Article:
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News Release

Office of News and Information
Johns Hopkins University
901 South Bond Street, Suite 540
Baltimore, Maryland 21231
Phone: 443-287-9960
Fax: 443-287-9920

April 7, 2009
Contact: Dennis O'Shea
443-287-9960, dro@jhu.edu
Tracey Reeves
443-287-9960, treeves@jhu.edu

University Buys Charles Village Property

Strategic acquisition for future development in university-community interest

The Johns Hopkins University today bought 1.13 acres in the 3200 block of St. Paul Street in Baltimore, calling the parcel a strategic acquisition for future development that will advance the interests of both the university and its Charles Village neighbors.

The university purchased the land for $12.5 million from CJUF Charles Village LLC, a joint venture of Canyon Johnson Urban Fund II and Struever Bros. Eccles & Rouse. The joint venture had intended to develop a mixed-use project called the Olmsted on the site.

The location – on the southeast corner of St. Paul and 33rd streets -- is important to both Johns Hopkins and its neighbors, said James T. McGill, senior vice president for finance and administration at the university. The property is a block east of the university’s Homewood campus, across 33rd Street from its Charles Commons mixed use student residence hall, and at the north end of the St. Paul Street commercial corridor.

Though the university will not build on the land immediately, Johns Hopkins’ leadership felt it was important to buy it when it was available and ensure that the eventual development of the site serves the interests of both town and gown, McGill said.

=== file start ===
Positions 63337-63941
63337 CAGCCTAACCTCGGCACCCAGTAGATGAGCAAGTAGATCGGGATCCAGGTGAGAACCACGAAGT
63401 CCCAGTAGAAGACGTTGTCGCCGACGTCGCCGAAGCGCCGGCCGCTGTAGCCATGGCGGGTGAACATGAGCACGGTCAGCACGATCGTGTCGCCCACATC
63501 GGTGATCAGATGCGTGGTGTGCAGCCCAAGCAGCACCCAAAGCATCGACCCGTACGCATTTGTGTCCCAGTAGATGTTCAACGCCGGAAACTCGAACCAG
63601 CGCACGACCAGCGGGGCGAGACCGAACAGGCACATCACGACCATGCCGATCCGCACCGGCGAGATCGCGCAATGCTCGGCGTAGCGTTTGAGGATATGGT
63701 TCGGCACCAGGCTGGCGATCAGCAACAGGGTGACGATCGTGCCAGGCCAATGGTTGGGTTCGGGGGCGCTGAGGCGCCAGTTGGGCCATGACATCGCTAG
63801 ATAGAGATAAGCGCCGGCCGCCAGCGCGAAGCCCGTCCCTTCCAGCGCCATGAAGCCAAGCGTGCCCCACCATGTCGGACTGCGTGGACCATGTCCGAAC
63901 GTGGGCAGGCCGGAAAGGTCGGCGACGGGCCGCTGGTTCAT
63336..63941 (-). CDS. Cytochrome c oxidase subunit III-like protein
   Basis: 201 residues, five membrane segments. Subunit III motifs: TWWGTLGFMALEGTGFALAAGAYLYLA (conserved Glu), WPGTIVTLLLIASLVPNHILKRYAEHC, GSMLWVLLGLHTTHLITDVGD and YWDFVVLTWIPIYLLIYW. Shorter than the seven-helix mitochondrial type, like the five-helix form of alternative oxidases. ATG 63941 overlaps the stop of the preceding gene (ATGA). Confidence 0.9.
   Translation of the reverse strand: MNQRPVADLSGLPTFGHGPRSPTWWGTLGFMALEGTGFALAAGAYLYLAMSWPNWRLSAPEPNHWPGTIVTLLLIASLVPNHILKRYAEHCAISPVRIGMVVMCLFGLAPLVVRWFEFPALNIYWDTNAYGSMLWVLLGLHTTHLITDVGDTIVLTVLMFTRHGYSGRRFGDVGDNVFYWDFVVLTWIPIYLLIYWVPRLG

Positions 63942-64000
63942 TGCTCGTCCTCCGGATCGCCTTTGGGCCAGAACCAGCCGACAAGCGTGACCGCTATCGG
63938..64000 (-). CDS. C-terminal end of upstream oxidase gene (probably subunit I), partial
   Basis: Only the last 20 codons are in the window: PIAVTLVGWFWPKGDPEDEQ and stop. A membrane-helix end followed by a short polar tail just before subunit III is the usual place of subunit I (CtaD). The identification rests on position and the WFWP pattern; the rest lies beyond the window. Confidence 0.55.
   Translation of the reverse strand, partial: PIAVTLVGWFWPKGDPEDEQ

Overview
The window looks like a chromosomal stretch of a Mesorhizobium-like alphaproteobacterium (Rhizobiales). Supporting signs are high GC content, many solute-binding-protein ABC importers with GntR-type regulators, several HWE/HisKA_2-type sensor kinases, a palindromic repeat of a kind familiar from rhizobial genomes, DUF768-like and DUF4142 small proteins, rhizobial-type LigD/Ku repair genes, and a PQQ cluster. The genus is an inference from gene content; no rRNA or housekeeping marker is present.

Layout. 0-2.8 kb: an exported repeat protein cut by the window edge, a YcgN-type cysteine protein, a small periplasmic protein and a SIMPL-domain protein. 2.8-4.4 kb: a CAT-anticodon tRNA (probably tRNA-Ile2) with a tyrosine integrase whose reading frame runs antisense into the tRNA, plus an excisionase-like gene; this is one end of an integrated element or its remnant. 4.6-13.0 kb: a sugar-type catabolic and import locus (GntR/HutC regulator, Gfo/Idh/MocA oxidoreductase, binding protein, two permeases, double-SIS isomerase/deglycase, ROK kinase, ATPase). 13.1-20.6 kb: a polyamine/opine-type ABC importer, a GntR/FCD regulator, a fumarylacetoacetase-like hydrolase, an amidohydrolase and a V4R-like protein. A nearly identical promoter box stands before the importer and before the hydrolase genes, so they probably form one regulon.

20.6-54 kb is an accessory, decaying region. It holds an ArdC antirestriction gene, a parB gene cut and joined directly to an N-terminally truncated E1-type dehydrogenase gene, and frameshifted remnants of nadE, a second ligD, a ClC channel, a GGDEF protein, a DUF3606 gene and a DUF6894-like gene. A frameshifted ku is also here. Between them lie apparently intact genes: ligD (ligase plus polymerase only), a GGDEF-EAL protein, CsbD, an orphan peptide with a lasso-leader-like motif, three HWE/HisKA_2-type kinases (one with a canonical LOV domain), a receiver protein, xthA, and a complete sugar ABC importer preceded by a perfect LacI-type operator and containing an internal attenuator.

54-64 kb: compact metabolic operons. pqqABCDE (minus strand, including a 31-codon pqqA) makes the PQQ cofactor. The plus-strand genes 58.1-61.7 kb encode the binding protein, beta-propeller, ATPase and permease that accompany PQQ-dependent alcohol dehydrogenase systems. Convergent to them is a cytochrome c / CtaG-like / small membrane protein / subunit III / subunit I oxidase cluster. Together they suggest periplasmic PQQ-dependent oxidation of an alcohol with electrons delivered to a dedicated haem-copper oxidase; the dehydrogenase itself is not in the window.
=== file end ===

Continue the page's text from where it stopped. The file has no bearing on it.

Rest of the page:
“This is a strategic purchase,” McGill said. “We want to make sure that, when the time is right, we are in a position to develop a project that accomplishes what we all want: enhancing the vitality and livability of a great Baltimore neighborhood.”

Though no specific long-term university use for the site has been identified yet, McGill said, Johns Hopkins is committed to the community’s vision that there should be a street-level retail component to whatever is built. He said the university agrees with the Charles Village community’s and the city’s desire that off-street parking should also be a part of the project.

The timeline for development depends, among other things, on the recovery of the U.S. economy and on the results of the university’s planning process, which could take a few years. The university said it also intends to continue the extensive community consultation process that – beginning in 2003 – characterized the design and development of the university’s Charles Commons project and CJUF LLC’s Village Lofts condominium development. Those two projects share the intersection of St. Paul and 33rd with the property bought by the university today.

In the short term, the university said, it intends to address the community’s, the city’s and the university’s needs by building surface parking on the site. The paid parking lot will be open to the public. Details, including the lot’s design, construction and management, are under development.